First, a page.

Already in chapter one, there is a hint of the trouble to come. The book begins with several successful battles after the death of Joshua. The people of Israel consult the Lord, who fights with them in several key battles. But in verse 19, it says: “The Lord was with the men of Judah. They took possession of the hill country, but they were unable to drive the people from the plains, because they had iron chariots.”

Say what? The Lord was with the men of Judah– the LORD! They had taken possession of the hill country– rough terrain that would have been filled with natural barriers, rocky fortresses, and literal “uphill battles.” They had destroyed massive cities like Jericho less than a generation before. They had defeated armies far larger and better positioned. They had defeated giants! And now, suddenly, they are “unable” to drive the people from the plains– because the enemy had chariots of iron?

Photo by van4er ivan on Pexels.com

https://www.biblestudytools.com/commentaries/gills-exposition-of-the-bible/judges-1-19.html I think this commentary says it well. The chariots of iron became the excuse for the Israelites’ unwillingness to obey; to trust in God’s strength instead of their own. After all, it wasn’t that long before in their history when God had drowned the entire Egyptian army, including all its chariots, in the Red Sea.

I don’t think it was about the chariots of iron. I think it was about the plains. I think sometimes it can be more difficult to fight on “the plains.” When God sends us on an “impossible” mission, we must face our own fears and acknowledge our weaknesses– we KNOW we cannot do it in our own power. But when we face an enemy on “equal footing,” we are tempted to trust in our own resources– the toughness of our armor, the skill of our generals, the speed of our horses, and the superiority of our weapons. We hope and expect God to fight for us where we cannot hope to win alone, but we don’t ask for God’s help or protection in areas where we believe our own strength should be sufficient. Israel had a fine army– seasoned veterans of battle. If they HAD iron chariots of their own, victory might have been expected– with or without God’s divine intervention. But victory eluded them, because they didn’t finish the fight!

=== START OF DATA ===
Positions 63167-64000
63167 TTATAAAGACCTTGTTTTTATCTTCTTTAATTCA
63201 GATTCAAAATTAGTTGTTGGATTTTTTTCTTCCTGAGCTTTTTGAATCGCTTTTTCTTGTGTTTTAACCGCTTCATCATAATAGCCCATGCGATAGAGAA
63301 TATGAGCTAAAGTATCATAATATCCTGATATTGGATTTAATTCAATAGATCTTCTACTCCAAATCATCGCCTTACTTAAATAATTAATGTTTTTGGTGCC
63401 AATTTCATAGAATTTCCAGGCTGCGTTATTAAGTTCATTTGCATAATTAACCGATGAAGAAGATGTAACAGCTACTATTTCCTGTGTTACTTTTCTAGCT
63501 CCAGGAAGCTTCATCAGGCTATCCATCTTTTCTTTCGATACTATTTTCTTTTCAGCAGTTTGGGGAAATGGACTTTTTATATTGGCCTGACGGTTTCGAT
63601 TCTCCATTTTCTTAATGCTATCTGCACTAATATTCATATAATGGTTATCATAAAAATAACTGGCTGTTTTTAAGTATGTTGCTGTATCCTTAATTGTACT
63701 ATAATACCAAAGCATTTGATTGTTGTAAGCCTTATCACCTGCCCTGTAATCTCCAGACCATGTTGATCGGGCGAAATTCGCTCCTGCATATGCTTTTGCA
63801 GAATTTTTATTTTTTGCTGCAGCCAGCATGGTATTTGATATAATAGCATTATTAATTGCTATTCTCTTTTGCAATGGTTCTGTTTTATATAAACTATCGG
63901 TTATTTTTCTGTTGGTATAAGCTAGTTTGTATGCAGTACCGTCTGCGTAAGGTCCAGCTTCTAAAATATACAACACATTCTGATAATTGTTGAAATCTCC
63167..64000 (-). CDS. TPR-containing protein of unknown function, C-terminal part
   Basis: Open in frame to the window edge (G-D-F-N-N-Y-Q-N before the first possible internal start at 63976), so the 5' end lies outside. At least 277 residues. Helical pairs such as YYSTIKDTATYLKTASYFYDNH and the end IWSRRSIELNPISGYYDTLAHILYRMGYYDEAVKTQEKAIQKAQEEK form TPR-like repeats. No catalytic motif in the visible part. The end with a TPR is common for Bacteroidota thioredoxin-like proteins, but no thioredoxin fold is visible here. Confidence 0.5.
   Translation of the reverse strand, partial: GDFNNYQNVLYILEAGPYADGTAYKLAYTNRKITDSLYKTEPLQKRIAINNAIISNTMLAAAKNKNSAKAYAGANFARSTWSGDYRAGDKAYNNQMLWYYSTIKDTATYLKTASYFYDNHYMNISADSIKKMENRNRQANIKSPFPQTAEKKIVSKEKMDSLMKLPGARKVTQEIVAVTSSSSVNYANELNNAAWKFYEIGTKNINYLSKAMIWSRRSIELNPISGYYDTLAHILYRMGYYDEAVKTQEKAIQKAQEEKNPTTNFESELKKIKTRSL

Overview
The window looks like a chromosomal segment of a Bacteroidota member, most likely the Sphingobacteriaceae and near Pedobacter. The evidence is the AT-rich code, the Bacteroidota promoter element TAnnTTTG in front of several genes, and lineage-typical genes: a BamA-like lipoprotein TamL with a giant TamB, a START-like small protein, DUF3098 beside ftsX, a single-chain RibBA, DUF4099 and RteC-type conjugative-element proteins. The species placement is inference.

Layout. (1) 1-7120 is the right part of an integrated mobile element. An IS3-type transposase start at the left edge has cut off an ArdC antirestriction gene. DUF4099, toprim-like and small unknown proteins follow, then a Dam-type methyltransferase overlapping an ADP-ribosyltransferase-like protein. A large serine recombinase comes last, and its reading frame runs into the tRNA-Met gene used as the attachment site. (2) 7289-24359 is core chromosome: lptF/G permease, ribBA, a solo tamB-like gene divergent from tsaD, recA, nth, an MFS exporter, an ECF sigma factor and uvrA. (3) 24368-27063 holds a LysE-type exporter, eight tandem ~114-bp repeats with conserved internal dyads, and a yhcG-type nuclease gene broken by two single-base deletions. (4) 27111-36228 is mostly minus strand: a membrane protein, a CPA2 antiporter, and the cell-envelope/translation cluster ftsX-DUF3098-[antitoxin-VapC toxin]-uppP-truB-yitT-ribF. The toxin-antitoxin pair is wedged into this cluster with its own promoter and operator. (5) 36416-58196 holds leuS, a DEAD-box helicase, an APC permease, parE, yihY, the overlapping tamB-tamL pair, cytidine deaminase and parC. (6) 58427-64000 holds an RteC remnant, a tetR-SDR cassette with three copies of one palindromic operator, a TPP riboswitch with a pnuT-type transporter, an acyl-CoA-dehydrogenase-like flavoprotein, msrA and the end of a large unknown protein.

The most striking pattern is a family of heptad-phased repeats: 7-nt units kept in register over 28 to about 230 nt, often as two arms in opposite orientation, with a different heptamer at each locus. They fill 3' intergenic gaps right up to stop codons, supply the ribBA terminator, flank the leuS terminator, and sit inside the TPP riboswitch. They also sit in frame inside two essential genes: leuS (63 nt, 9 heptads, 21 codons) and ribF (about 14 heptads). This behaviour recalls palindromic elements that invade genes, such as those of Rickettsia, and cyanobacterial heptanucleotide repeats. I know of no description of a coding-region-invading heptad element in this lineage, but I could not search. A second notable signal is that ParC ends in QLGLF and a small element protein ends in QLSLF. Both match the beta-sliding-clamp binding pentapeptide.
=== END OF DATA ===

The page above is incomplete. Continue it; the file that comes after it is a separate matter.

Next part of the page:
Photo by Sora Shimazaki on Pexels.com

We do the same thing today–we fail to march into battle because the enemy has “chariots of iron.” Maybe they have more social status, more political or economic power then we have. Perhaps we see that they have the means to make our lives painful “on the plains.” We see their arrogance, and their wealth and success, and we let ourselves be intimidated. We know that God has promised never to leave us or forsake us, but He has not given us chariots of iron to match those of the enemy. We don’t pray for the courage to face their chariots, or the wisdom to trust that the battle belongs to the Lord. Instead, we make excuses for not fighting the battle at all.

The rest of the book of Judges is filled with war, slavery, corruption, death, and evil. The very last verse sums it up: “In those days Israel had no king; everyone did as he saw fit.” (Judges 21:25)

Photo by Ian Panelo on Pexels.com

Lord, help me to be courageous, and humble. May I always trust in You above all–especially above chariots of iron, and weapons of mankind.

Blog at WordPress.com.

Up ↑